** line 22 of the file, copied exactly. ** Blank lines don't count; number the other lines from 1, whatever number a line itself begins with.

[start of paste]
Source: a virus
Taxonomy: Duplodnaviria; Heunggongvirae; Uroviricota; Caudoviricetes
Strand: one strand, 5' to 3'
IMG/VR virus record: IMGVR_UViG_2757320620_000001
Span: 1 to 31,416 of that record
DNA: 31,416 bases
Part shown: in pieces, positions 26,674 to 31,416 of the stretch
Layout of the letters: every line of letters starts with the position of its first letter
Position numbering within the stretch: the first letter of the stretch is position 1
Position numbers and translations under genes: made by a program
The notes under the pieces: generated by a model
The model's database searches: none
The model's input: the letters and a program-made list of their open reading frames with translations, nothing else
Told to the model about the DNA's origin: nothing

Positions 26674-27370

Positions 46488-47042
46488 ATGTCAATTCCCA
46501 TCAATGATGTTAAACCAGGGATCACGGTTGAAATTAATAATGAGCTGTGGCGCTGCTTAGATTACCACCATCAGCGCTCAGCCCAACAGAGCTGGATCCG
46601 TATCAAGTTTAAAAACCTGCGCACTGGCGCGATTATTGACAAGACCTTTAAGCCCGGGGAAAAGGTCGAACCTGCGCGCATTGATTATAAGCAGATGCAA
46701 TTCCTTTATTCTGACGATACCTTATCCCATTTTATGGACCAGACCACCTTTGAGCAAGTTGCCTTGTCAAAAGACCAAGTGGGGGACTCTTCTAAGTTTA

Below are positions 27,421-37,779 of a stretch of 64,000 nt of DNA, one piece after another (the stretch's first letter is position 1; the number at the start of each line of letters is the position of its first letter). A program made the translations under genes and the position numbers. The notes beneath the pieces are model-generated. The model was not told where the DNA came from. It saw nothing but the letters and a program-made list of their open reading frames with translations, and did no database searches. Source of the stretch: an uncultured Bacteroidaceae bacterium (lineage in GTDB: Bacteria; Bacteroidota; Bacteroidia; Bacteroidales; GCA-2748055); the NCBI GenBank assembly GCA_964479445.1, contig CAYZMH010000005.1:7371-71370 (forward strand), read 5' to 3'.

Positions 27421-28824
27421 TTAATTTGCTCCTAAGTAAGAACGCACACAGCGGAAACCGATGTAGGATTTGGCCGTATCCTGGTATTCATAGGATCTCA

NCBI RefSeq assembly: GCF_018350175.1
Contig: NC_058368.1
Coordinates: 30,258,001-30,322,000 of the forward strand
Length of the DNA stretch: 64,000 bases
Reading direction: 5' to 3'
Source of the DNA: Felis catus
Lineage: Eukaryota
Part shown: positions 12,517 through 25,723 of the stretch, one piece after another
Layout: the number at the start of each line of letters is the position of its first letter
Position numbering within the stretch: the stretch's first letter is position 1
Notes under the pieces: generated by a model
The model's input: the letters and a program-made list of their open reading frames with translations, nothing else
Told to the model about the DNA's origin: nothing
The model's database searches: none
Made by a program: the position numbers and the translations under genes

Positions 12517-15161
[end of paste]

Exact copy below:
Positions 27421-28824